Public Health England (PHE) hopes to implement a calorie reduction programme to remove excess calories from the foods children consume the most, such as ready meals, pizzas, burgers, savoury snacks and sandwiches.
The health body said it has already made “real progress” on reducing the level of sugar in many products.
But campaigners have slammed the strategy saying it “must try harder”, especially after recent figures revealed that more than 600 children and young people were treated for Type 2 diabetes in 2015/16.
PHE said it is now focusing on the reduction of excess calories in a range of products, as adults currently consume on average between 200 to 300 calories too many each day - and children are following suit.
The health body has already formulated a comprehensive sugar reduction programme with the aim of a 20% reduction in sugar in key foods by 2020, and has devised a soft drinks tax, which will come into play in April 2018.
The Obesity Health Alliance (OHA), a coalition of more than 40 leading health charities, medical colleges and campaign groups, said that “despite some good progress”, more needs to be done.
It warned that the guidelines should be extended to include saturated fats, along with measures to reduce the impact of junk food marketing where children were the target audience, according to PA.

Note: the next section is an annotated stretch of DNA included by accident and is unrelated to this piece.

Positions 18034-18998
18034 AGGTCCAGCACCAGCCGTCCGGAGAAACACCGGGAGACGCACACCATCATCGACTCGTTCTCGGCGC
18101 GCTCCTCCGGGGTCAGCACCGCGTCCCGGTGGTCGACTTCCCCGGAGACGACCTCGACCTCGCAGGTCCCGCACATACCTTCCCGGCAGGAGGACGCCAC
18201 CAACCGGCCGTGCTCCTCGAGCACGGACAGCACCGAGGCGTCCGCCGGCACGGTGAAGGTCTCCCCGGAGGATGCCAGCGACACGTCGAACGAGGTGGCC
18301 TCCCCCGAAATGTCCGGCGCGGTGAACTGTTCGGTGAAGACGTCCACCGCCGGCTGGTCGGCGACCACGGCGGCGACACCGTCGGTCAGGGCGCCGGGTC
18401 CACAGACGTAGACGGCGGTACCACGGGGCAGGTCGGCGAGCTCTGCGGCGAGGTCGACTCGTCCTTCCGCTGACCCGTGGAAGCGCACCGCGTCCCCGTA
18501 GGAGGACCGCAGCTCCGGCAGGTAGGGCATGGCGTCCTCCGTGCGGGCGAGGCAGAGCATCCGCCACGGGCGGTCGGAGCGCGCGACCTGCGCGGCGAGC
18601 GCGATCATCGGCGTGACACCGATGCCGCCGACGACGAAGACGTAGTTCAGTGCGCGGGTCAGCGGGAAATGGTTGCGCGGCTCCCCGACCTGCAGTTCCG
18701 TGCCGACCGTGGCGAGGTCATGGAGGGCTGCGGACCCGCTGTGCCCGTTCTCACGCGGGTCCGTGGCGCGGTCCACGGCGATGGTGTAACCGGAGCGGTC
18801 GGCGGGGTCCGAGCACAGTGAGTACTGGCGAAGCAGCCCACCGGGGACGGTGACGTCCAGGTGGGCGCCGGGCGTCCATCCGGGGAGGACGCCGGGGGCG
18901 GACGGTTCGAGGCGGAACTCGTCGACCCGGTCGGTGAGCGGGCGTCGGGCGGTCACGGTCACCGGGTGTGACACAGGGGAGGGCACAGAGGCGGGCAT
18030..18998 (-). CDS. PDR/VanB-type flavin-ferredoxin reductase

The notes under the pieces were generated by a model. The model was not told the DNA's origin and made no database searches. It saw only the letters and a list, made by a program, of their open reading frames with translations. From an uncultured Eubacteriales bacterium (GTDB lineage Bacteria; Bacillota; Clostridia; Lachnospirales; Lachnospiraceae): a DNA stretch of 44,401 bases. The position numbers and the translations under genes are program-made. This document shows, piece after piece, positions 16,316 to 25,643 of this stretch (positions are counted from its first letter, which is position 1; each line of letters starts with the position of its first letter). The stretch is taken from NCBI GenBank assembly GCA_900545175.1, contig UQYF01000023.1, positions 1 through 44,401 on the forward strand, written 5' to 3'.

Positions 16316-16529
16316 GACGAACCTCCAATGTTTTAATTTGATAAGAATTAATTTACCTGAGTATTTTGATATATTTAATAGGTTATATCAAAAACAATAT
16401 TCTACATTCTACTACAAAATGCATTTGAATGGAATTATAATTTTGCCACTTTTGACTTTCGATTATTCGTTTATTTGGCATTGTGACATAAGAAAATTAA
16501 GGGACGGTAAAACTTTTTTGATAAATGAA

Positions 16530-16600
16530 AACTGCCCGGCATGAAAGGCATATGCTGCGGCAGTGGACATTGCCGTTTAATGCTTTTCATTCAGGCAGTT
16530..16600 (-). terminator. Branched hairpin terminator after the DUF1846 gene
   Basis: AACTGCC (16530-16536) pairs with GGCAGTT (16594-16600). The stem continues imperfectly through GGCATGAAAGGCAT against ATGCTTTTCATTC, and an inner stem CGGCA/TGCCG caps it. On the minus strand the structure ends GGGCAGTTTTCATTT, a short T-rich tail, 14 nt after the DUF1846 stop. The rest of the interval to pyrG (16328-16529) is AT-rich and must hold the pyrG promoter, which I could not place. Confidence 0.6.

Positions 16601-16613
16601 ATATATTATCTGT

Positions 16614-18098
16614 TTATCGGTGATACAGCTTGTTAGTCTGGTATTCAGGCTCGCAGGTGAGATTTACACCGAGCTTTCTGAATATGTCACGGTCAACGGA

OHA lead, Caroline Cerny, said: “Good progress has been made over the last year with strong measures to reduce sugar from foods and drink and we look forward to seeing ambitious targets for industry to make the food we eat less calorific. However, we can’t ignore the fact that the food industry continues to get away with bombarding children with adverts that we know encourage unhealthy food choices.
“The existing regulations are full of loopholes and don’t reflect the way children watch TV or online content. Failing to tackle this area is significantly undermining the impact of the childhood obesity plan.
She added: “After one year, it is scraping along with a C grade, rather than topping the class with an A star.”
Following the launch of a £5 million dedicated Obesity Research Policy Unit to understand the deeper causes of obesity, PHE will consult with the food industry, trade bodies and health non-governmental organisations to develop guidance and timelines for the calorie reduction programme.
Duncan Selbie, chief executive of PHE, said: “A third of children leave primary school overweight or obese and an excess of calories – not just excess sugar consumption – is the root cause of this.
“We will work with the food companies and retailers to tackle this as the next critical step in combating our childhood obesity problem.”
Professor Russell Viner, Professor of Adolescent Health at UCL Great Ormond Street Institute of Child Health, said: “Obesity is one of the greatest health concerns of our time and we welcome this considerable and very timely investment from the government.
“We are delighted that the UCL Great Ormond Street Institute of Child Health will host the new Obesity Policy Research Unit.
“Preventing obesity in early life is key to turning the tide on this modern epidemic.”